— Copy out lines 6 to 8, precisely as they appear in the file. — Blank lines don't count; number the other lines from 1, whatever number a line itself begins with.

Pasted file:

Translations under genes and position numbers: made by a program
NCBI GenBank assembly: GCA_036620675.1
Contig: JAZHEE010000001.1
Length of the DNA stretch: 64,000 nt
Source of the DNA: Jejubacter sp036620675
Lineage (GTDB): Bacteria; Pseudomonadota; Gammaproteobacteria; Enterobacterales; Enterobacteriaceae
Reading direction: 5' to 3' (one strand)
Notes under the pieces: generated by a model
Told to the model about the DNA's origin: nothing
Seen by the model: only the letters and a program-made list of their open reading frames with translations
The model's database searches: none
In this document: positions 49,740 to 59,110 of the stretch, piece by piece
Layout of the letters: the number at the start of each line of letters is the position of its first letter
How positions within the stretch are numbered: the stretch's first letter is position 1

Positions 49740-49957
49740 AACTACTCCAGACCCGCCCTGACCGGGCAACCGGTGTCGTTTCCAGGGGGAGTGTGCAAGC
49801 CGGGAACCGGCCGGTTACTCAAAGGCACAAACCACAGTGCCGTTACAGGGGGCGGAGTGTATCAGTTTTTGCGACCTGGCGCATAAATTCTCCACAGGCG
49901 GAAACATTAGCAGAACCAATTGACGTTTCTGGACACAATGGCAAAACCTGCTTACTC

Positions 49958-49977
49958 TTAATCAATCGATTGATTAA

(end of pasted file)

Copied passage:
Lineage (GTDB): Bacteria; Pseudomonadota; Gammaproteobacteria; Enterobacterales; Enterobacteriaceae
Reading direction: 5' to 3' (one strand)
Notes under the pieces: generated by a model